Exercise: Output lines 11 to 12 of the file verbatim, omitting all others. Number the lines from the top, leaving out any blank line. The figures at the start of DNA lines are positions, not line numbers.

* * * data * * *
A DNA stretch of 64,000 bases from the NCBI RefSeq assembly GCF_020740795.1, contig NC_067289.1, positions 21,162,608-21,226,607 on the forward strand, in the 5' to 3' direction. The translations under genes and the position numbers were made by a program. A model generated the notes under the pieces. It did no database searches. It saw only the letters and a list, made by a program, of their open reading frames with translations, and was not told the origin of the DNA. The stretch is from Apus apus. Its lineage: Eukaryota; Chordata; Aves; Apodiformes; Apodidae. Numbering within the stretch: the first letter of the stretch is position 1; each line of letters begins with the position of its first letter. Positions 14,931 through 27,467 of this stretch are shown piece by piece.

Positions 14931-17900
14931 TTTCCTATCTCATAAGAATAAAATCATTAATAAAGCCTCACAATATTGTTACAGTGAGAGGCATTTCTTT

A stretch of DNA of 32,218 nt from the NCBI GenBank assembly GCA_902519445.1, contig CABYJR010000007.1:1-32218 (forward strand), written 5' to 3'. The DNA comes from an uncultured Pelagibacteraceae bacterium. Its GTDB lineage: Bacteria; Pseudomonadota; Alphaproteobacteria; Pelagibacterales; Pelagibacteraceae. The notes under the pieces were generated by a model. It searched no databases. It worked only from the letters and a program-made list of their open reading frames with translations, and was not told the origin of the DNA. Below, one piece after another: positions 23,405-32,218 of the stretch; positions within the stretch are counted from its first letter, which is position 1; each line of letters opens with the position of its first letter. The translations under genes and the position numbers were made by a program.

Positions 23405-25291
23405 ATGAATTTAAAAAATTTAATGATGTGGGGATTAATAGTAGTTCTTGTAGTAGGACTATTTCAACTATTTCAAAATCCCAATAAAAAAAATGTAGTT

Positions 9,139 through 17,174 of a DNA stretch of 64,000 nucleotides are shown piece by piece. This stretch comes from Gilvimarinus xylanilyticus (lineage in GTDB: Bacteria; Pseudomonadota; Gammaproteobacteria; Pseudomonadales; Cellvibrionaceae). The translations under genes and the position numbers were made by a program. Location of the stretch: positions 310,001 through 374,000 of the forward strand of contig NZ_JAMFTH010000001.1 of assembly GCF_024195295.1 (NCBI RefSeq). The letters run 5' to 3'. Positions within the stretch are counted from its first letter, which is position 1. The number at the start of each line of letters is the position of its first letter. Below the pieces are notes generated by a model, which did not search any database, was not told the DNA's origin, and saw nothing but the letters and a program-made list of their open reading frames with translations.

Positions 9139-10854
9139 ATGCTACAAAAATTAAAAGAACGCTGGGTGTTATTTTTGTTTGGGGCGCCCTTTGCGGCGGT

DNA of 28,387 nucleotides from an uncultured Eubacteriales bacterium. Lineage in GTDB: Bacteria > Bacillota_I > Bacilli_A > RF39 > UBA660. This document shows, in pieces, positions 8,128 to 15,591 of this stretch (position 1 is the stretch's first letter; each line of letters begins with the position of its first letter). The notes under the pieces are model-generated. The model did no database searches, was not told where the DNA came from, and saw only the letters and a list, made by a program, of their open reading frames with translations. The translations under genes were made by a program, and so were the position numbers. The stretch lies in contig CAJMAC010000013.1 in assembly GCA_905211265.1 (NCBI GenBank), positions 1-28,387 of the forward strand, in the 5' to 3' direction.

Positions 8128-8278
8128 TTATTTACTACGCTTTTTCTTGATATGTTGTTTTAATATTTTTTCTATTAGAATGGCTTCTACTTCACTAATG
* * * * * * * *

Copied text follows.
Positions 8128-8278
8128 TTATTTACTACGCTTTTTCTTGATATGTTGTTTTAATATTTTTTCTATTAGAATGGCTTCTACTTCACTAATG